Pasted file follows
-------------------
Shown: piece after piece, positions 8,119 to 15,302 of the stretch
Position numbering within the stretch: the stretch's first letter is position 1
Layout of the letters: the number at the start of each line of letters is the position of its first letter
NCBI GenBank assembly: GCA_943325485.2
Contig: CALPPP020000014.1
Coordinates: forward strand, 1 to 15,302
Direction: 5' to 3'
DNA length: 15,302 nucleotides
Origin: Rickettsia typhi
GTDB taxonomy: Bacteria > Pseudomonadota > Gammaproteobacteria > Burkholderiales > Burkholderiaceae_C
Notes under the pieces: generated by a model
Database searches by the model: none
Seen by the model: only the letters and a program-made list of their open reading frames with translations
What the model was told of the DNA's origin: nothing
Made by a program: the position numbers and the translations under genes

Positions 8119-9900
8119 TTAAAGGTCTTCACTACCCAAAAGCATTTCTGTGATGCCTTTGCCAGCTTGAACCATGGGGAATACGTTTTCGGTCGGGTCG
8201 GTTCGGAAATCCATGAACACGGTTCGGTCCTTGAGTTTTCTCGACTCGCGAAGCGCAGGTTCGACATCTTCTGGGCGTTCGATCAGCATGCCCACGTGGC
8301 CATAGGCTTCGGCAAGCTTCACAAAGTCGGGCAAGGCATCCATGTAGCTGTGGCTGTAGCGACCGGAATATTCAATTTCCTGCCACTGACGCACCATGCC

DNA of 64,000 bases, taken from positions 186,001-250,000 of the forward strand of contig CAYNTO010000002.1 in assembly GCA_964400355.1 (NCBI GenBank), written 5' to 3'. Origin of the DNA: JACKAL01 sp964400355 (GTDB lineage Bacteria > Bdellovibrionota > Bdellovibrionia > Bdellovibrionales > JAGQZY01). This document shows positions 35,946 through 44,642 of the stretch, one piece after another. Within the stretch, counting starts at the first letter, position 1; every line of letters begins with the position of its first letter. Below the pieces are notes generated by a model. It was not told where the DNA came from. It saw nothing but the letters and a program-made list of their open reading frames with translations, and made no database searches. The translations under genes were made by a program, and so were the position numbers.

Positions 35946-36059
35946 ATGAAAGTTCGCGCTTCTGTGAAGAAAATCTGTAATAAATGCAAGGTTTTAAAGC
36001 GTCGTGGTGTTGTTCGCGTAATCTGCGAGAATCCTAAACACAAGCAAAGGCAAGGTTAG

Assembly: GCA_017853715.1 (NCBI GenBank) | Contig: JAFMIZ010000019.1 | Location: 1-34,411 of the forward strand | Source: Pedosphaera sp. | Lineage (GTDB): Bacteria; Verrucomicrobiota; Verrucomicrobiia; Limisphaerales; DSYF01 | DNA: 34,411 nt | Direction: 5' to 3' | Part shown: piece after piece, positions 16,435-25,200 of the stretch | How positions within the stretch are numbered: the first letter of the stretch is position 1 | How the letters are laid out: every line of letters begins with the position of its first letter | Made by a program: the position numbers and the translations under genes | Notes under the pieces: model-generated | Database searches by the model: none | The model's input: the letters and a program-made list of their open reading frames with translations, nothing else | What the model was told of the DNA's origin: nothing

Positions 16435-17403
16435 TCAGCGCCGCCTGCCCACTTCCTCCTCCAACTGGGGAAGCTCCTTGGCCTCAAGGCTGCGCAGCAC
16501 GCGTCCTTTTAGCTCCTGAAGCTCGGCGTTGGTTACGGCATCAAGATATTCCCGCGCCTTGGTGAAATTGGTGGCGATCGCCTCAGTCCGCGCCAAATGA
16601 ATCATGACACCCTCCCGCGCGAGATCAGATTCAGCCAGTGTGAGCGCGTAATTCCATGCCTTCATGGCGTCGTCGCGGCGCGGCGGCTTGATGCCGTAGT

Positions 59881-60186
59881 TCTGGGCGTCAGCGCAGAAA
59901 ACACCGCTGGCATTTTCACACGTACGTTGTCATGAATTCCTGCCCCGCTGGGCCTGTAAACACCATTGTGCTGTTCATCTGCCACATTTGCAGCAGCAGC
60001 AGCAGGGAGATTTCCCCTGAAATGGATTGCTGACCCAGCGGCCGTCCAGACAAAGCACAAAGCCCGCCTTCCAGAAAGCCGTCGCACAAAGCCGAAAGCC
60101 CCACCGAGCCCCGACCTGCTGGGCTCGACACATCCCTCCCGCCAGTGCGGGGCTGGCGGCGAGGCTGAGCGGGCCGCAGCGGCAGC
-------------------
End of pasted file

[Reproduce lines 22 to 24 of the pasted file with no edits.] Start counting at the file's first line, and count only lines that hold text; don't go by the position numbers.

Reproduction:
35946 ATGAAAGTTCGCGCTTCTGTGAAGAAAATCTGTAATAAATGCAAGGTTTTAAAGC
36001 GTCGTGGTGTTGTTCGCGTAATCTGCGAGAATCCTAAACACAAGCAAAGGCAAGGTTAG

Assembly: GCA_017853715.1 (NCBI GenBank) | Contig: JAFMIZ010000019.1 | Location: 1-34,411 of the forward strand | Source: Pedosphaera sp. | Lineage (GTDB): Bacteria; Verrucomicrobiota; Verrucomicrobiia; Limisphaerales; DSYF01 | DNA: 34,411 nt | Direction: 5' to 3' | Part shown: piece after piece, positions 16,435-25,200 of the stretch | How positions within the stretch are numbered: the first letter of the stretch is position 1 | How the letters are laid out: every line of letters begins with the position of its first letter | Made by a program: the position numbers and the translations under genes | Notes under the pieces: model-generated | Database searches by the model: none | The model's input: the letters and a program-made list of their open reading frames with translations, nothing else | What the model was told of the DNA's origin: nothing